We stopped at many other sites and I began to get a little confused as to where things were and tired.  So we headed to the Wok for dinner.  We chatted about life, past events, genealogy and just had a very pleasant time.  Dick and Barbara are from Long Island, New York and one day they just decided to move to West Brookfield.  I think they made the right choice! I thank them for their time, interest and most of all for the love of history and their willingness to fight for it and care for it.  We need more people like them!

Here again is the website for the West Brookfield Historical Commission  It has lots of good information about the history of the area an a biography of Capt. Philip Goss.  They have a map of historic sites to study. They have the Old Indian Cemetery and all the burials that they have been able to identify. It is a website worth studying seriously if you are a Philip and Judith Goss descendant and for all descendants as well.

I will be returning to some of these sites tomorrow and will give more detail of them in the next post.  One of the benefits of being at the site is that it starts to make more sense. 

We said goodbyes and I thanked both of them for their time and that it was greatly appreciated.  I headed into the Dragonfly and proceeded to get organized and ready for the day.  I called Amy and verified that we will meet at 9 am tomorrow at the Quaboag Historical Museum.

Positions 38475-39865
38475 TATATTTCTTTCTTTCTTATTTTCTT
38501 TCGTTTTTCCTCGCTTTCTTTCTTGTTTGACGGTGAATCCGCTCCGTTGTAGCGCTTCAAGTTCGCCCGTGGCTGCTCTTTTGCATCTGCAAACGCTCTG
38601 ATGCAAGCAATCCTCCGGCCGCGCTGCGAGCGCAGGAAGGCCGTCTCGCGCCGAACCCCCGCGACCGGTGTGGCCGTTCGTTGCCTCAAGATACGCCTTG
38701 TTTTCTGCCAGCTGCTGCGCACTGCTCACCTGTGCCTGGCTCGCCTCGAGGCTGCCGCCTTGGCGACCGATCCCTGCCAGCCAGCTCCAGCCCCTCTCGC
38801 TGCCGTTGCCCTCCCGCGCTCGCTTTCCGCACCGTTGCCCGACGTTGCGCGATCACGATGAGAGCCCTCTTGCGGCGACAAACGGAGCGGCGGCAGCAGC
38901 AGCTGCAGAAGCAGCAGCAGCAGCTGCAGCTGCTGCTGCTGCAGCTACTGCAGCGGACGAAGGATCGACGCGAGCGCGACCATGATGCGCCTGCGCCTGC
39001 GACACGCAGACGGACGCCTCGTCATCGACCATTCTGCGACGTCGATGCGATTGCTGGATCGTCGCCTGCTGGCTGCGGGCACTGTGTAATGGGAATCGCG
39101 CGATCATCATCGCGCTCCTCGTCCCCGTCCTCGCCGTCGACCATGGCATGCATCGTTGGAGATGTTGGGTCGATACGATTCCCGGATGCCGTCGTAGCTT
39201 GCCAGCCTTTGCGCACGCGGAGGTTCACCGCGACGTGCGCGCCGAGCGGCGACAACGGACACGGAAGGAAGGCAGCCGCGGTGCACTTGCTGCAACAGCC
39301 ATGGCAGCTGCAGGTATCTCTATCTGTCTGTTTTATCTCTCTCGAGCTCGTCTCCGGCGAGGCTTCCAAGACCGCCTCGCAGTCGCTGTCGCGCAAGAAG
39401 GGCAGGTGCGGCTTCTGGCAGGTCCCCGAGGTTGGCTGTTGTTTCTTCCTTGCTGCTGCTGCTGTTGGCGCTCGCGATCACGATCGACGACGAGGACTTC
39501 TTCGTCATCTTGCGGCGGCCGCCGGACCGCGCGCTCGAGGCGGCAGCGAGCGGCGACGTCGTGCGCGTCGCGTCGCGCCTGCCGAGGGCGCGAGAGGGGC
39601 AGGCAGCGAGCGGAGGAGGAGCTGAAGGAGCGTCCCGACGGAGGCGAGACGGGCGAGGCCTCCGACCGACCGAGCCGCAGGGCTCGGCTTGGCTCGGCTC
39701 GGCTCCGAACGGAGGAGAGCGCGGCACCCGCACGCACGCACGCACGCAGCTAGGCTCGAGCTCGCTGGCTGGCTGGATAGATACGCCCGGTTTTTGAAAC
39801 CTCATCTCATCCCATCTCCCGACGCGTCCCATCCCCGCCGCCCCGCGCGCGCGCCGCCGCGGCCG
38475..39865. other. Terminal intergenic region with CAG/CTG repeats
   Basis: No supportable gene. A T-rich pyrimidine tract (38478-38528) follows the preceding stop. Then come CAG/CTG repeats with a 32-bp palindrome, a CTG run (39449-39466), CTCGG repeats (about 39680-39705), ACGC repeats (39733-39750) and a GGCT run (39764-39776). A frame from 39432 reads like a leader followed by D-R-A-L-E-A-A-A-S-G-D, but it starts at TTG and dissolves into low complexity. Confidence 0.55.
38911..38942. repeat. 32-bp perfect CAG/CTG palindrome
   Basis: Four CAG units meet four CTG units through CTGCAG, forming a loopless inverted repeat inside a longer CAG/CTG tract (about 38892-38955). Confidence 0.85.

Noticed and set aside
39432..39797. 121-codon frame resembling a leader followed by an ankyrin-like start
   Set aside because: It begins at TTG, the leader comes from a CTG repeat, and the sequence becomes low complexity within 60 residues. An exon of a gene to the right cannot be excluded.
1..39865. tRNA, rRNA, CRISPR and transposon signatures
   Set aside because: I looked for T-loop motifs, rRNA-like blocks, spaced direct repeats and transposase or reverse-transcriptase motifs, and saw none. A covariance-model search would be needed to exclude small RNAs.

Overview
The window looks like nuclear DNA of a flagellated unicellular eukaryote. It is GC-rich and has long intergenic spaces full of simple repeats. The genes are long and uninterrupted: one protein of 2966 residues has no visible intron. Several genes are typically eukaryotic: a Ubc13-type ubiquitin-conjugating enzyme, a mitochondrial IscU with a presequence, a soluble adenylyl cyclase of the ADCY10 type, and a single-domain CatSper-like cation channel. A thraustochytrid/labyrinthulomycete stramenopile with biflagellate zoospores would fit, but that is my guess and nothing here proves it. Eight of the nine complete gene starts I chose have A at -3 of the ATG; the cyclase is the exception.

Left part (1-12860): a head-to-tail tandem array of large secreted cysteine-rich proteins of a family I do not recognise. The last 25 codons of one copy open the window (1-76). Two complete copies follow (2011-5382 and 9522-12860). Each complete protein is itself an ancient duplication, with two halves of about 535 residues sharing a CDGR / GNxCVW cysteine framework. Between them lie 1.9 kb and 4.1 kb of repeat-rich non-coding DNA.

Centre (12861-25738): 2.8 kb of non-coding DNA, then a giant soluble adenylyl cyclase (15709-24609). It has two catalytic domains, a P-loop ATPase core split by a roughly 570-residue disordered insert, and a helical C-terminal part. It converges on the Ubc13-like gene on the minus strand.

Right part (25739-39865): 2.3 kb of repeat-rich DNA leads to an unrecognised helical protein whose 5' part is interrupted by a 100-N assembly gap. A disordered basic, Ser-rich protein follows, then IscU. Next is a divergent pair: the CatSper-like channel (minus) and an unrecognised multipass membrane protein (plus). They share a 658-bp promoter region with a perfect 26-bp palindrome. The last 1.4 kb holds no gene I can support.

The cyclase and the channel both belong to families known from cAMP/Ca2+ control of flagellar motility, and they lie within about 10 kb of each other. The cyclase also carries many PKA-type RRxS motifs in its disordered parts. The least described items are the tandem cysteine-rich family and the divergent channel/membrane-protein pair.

The Museum is a private organization while the West Brookfield Historical Commission is a required governmental board.  They are separate and distinct but they all know each other for it is a “small” town.

April 10, 2011 – Part II: Springfield to Sturbridge

My goal was to head east to Brimfield where there is evidence that Benjamin and Margaret Cooley settled.  They are the parents of Keziah Cooley Goss my 6th great grandmother.

This link is a brief historical sketch of Brimfield and it is definitely tied to Springfield:  http://history.rays-place.com/ma/hampd/brimfield.htm.  The vital records that are online do not reveal that Benjamin and Margaret Cooley were there.  I am in the process of checking the cemeteries in the area to see if I can find a trace of them. They had to get close to Brookfield so that their daughter Keziah and Philip Goss could meet and marry. 

Getting to Sturbridge was interesting.  I am learning that they don’t call a town what is on the map.  I passed through Wilbraham.  Fiskdale is called Sturbridge.  The road can be two lane, one lane, then back to four lane and then back to two lane and it doesn’t seem to make sense?  The average speed on this Hwy 20 was 45 miles per hour which is doable.  When I hit Palmer I got a little mixed up but after a couple tries I was on my way east again.  That little jog in Palmer was a bit confusing. 

I was in Sturbridge about 12.20 pm.  I passed Hwy 148 with the sign to Brookfield and North Brookfield.  I got real excited about it and tried to take a photo but the light turned green.